In this digital world that we live in, a common question that arises from our clients relates to what ability a common interest community association has to restrict and control the placement of satellite dishes on common elements. Issues regarding the placing of satellite dishes tend to arise in associations that are either located in heavily populated urban areas where a direct line of sight to a satellite is not available or in a heavily wooded area where surrounding trees block reception. The placement of over-the-air reception devices, which include satellite dishes, is regulated by the Federal Communications Commission (the "FCC"). The specific rule covering these antennas was put into effect in October 1996 and is titled 47 C.F.R. Section 1.4000 (the "Rule"). The Rule applies to video antennas, including direct-to-home satellite dishes that are less than one meter (39.37 inches) in diameter, T.V. antennas, and wireless cable antennas. 
 
The Rule prohibits most restrictions that unreasonably delay or prevent the installation, maintenance or use of an antenna; unreasonably increase the cost of the installation, maintenance or use of the antenna; and/or would preclude the reception of an acceptable quality signal. However, of specific note is the fact that the Rule does not apply to the common elements of a condominium association. The FCC does not restrict the association from prohibiting the placement of satellite dishes on the roofs or on the siding of the association’s building(s) or those areas deemed to be common elements/areas under the association’s governing documents. The association is not obligated to allow access to the roof, the siding, or the common elements to allow unit owners to place satellite dishes or other antennas.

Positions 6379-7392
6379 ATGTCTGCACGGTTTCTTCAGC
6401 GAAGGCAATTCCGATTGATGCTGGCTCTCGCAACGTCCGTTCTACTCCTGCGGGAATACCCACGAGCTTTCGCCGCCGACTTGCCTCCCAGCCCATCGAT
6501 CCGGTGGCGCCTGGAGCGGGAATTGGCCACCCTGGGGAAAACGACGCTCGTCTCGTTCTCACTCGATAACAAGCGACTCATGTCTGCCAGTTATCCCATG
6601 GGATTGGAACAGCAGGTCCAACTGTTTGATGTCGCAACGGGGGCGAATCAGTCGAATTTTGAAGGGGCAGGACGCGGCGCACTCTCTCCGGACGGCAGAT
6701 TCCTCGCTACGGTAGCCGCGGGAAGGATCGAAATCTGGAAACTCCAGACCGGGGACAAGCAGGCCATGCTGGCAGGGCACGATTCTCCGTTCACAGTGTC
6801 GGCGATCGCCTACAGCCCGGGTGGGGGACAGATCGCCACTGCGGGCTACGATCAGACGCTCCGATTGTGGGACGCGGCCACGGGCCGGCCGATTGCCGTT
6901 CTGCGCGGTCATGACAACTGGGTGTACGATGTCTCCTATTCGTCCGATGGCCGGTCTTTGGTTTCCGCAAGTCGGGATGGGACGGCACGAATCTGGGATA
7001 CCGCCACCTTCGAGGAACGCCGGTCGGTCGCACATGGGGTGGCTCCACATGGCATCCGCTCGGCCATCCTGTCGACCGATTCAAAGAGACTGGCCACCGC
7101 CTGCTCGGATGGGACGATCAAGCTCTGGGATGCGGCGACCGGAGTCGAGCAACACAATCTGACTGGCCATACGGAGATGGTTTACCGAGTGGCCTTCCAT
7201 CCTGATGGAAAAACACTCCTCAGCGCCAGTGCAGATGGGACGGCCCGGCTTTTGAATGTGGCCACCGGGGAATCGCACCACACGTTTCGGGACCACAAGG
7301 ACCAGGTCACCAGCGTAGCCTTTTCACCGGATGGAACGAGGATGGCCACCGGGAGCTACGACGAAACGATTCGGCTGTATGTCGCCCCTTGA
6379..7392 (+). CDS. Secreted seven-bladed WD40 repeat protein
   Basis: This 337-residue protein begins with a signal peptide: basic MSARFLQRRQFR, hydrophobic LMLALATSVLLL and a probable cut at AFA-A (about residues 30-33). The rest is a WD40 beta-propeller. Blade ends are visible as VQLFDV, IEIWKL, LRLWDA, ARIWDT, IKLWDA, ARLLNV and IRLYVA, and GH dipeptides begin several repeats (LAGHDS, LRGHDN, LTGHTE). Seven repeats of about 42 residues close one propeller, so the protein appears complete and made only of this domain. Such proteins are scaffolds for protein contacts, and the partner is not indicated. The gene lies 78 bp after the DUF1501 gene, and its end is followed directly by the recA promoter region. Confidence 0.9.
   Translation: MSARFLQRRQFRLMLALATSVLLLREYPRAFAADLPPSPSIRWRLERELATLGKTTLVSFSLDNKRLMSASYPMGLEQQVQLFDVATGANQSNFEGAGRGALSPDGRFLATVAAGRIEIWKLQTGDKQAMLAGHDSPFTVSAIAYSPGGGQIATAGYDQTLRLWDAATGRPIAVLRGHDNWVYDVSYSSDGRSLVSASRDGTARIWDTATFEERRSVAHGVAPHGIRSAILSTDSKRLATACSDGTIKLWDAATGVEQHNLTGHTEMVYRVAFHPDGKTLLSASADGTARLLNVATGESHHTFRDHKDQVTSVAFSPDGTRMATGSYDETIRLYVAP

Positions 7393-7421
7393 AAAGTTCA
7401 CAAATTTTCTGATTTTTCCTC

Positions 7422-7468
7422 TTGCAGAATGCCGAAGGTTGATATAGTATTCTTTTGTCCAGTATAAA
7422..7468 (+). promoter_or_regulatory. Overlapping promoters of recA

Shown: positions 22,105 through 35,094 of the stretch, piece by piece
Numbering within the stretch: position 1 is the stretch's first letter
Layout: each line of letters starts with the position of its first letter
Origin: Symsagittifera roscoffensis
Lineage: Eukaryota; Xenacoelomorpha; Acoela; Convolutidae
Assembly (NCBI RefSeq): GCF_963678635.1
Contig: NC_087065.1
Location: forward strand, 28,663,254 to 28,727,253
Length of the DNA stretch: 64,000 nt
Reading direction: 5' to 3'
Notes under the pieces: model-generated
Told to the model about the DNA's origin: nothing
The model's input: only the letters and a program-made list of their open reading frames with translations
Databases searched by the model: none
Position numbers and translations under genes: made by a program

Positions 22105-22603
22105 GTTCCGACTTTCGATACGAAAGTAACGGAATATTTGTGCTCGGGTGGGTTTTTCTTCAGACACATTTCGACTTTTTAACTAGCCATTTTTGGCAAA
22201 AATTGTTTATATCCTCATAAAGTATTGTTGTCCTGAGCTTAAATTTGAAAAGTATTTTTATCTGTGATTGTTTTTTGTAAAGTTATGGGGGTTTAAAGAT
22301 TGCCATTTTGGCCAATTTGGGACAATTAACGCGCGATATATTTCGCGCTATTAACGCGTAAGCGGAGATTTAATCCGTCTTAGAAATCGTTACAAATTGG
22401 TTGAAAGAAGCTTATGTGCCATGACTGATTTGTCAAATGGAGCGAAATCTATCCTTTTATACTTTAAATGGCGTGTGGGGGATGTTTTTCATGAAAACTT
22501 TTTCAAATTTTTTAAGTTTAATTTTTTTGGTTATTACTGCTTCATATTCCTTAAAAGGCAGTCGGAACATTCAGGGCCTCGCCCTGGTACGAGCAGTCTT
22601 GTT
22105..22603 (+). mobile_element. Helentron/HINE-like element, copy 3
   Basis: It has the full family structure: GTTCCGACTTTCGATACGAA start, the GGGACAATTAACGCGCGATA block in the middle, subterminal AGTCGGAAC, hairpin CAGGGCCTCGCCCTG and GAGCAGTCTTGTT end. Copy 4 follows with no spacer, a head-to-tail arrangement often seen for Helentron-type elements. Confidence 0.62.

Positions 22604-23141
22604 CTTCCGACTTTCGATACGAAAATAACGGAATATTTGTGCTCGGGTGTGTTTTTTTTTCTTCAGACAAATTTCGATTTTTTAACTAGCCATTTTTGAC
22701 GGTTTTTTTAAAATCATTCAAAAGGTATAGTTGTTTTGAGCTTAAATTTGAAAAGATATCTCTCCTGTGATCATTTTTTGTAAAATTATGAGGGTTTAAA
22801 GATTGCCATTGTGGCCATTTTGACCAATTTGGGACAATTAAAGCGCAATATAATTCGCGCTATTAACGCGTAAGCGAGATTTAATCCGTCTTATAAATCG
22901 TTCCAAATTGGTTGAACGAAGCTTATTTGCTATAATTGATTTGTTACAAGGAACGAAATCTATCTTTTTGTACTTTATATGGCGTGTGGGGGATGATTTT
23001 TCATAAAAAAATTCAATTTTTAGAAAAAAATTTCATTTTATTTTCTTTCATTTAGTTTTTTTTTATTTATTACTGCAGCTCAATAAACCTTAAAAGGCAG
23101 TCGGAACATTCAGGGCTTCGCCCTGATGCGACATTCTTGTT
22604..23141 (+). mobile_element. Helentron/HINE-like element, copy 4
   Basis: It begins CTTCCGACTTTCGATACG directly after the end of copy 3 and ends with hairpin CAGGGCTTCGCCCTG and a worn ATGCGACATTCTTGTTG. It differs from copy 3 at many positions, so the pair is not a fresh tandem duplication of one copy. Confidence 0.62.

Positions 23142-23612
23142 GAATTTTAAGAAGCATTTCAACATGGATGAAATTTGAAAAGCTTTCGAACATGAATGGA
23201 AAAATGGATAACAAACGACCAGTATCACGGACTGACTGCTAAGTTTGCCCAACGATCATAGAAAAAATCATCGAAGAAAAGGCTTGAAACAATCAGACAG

However, if a unit owner has exclusive use of property within the association, such as a balcony, patio or backyard, then the satellite dish may be placed there. "Exclusive use" means an area of the property that only the unit owner may enter and use to the exclusion of other residents. Even if the satellite dish is placed on an area of exclusive use, the association may restrict the drilling through of exterior walls which are common elements or where the drilling would affect the fire safety or structural integrity of the building. The installer/retailer must find an alternative way of providing wiring into the unit to transmit the signal. Furthermore, the association may prohibit the installation of satellite dishes which would extend beyond the balcony or patio of a unit. Therefore, if the satellite dish is placed on the railing of a balcony which is the exclusive use of a condominium unit, but the dish extends past the railing, the association may prohibit its placement on the railing. Even if a satellite dish is placed in an area of exclusive use, the association can create restrictions designed to protect the safety of the association, such as restricting areas that are close to power lines or fire escapes. However, all such safety restrictions must be placed in writing, explaining the reason for the safety restriction. 
 
If the Association decides to allow a unit owner to place a satellite dish on a common element, including a lawn area, roof, chimney or exterior wall, the association can establish procedures which include: a). the charging of a deposit to protect against any damage to the common element; an application form to be completed and reviewed prior to the installation; b). a requirement that the unit owner indemnify the association from any harm or damage caused by the installation of the satellite dish; and, c). a requirement that the unit owner remove the satellite dish at the time of sale and return the common element to its original condition. In addition, the association may require that the satellite dish be painted a particular color to match the surrounding area and not become an eyesore to the association.
 
If you have questions regarding the rules promulgated by the FCC regarding antennas and satellite dishes, you may contact our office regarding same.